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Imagine I have many coins ($>100$), and for each coin I have the data: $(n_{\rm heads}, n_{\rm tails})$ where $\sum(n_{\rm heads}, n_{\rm tails})$ is decreasing for each next coin. Any one of the coins can be unfair ($P({\rm head})\ne 0.5$). Some coins might be an exact copy of any other coin, some might not be.

How do I determine all coins are fair?

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  • $\begingroup$ Your title doesn't match the question in the body text. Which do you want answered? $\endgroup$ – Glen_b Apr 11 '14 at 23:48
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    $\begingroup$ Are you more interested in an omnibus test ("do at least some deviate from fairness?") or at identification ("which coins aren't fair?") $\endgroup$ – Glen_b Apr 12 '14 at 1:50
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Let the null hypothesis be that all coins are fair. Then we can pool all the observations together (since they all essentially came from the 'same' fair coin). This will give you a proportion. From here you can do a simple binomial test to check if that proportion is equal to 0.5 or not.

The power of this test might not be so great depending on how sparse the signal is. It was the first thing that came to mind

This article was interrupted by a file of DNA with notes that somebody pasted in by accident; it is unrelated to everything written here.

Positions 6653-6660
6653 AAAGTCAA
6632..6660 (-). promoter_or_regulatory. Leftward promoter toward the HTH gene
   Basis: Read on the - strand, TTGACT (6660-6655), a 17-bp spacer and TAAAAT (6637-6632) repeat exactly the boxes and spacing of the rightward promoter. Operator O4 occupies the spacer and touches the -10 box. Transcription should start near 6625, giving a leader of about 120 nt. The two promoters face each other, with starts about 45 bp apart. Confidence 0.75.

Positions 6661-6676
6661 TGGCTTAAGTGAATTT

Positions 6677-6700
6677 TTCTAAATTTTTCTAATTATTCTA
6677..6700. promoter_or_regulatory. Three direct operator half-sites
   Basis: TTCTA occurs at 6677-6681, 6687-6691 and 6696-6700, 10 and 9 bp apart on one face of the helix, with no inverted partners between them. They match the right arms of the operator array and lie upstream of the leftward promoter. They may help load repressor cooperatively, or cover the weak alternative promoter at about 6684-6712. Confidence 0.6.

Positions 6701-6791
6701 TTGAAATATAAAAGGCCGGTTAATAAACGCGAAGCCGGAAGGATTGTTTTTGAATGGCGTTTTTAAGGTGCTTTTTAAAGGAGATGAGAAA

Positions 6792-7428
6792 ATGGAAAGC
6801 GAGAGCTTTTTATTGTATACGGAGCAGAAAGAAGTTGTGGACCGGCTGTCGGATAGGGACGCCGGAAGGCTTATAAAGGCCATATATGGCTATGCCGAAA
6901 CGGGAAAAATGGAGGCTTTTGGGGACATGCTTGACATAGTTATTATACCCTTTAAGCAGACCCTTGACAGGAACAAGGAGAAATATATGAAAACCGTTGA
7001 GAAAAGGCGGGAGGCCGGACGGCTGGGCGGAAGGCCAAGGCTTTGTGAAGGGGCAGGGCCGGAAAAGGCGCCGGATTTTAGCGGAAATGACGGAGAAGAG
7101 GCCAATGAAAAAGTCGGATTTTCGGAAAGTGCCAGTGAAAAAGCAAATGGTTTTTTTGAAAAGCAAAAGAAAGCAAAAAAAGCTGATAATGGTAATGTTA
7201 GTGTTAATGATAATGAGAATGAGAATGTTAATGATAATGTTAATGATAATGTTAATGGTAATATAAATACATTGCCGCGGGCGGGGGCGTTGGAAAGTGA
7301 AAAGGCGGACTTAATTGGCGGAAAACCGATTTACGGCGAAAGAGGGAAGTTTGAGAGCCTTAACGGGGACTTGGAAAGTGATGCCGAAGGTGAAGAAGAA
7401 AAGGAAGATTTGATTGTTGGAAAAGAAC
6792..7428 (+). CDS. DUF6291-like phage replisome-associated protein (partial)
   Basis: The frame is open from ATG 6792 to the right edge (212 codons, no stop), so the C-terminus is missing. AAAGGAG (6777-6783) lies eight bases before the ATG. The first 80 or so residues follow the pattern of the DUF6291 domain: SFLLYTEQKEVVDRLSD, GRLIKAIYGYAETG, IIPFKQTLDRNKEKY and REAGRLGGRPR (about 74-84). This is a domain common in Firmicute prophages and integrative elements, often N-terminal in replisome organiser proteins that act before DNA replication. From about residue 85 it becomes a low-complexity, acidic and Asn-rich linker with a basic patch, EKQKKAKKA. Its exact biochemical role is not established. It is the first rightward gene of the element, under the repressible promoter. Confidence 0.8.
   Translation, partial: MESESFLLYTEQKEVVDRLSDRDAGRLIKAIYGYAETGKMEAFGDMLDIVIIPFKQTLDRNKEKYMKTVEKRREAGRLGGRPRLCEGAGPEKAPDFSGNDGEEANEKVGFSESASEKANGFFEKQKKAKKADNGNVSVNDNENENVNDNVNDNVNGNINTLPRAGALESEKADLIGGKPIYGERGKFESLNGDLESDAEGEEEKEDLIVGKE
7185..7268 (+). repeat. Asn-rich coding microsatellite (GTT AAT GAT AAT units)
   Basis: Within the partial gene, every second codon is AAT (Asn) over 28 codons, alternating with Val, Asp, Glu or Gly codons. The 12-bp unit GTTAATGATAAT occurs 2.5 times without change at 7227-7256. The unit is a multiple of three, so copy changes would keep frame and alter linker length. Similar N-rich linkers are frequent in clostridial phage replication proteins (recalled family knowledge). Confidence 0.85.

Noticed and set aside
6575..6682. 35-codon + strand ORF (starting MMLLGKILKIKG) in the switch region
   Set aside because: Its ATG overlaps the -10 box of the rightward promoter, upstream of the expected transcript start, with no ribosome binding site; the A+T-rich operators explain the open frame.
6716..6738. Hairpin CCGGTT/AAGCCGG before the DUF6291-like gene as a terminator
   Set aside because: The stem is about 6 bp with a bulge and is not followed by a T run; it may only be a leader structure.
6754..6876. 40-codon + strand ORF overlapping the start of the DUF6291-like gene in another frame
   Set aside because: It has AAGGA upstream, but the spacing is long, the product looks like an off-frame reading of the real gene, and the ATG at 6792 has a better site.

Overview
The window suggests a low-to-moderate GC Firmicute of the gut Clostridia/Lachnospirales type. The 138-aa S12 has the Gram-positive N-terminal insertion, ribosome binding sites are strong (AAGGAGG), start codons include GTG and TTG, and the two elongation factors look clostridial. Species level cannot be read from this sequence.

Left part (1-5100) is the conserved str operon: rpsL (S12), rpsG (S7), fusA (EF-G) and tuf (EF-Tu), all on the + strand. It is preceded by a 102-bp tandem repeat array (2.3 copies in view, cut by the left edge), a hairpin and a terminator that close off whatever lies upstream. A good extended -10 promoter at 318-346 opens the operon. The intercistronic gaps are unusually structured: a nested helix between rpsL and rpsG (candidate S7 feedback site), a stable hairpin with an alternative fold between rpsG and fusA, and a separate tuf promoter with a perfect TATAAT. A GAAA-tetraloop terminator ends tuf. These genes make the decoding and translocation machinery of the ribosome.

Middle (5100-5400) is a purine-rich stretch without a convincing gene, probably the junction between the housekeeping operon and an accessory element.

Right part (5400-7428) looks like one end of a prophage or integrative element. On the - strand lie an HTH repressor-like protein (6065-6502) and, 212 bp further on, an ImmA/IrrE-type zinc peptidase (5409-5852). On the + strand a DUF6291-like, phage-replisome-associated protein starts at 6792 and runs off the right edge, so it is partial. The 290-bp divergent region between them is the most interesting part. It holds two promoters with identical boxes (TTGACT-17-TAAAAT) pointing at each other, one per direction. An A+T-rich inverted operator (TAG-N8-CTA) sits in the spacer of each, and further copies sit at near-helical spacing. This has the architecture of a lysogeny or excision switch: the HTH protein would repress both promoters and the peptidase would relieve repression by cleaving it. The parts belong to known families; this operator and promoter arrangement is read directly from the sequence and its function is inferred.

> x <- c(rbinom(100, 100, 0.5), rbinom(100, 100, 0.45), rbinom(100, 100, 0.65), rbinom(100, 100, 0.3))
> binom.test(sum(x),length(x)*100)

    Exact binomial test

data:  sum(x) and length(x) * 100
number of successes = 19168, number of trials = 40000, p-value < 2.2e-16
alternative hypothesis: true probability of success is not equal to 0.5
95 percent confidence interval:
 0.4742935 0.4841095
sample estimates:
probability of success 
                0.4792 

> 
> x <- c(rbinom(100, 100, 0.5), rbinom(100, 100, 0.5), rbinom(100, 100, 0.5), rbinom(100, 100, 0.45))
> binom.test(sum(x),100*length(x))

    Exact binomial test

data:  sum(x) and 100 * length(x)
number of successes = 19507, number of trials = 40000, p-value = 8.426e-07
alternative hypothesis: true probability of success is not equal to 0.5
95 percent confidence interval:
 0.4827651 0.4925867
sample estimates:
probability of success 
              0.487675 
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    $\begingroup$ If half the coins are biased toward heads and half toward tails, what happens? What if most are biased up a moderate amount, but some are biased down a lot? More generally, if the average proportion is close to 1/2, even though none of the coins are unbiased, it looks to me like your test would have little power against such alternatives - but those are alternatives that appear to be relevant to the original question. $\endgroup$ – Glen_b Apr 11 '14 at 23:39
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    $\begingroup$ yeah, I thought about that, this was just the first thing that came to mind. I'm sure we can come up with somethign better. $\endgroup$ – bdeonovic Apr 12 '14 at 0:18

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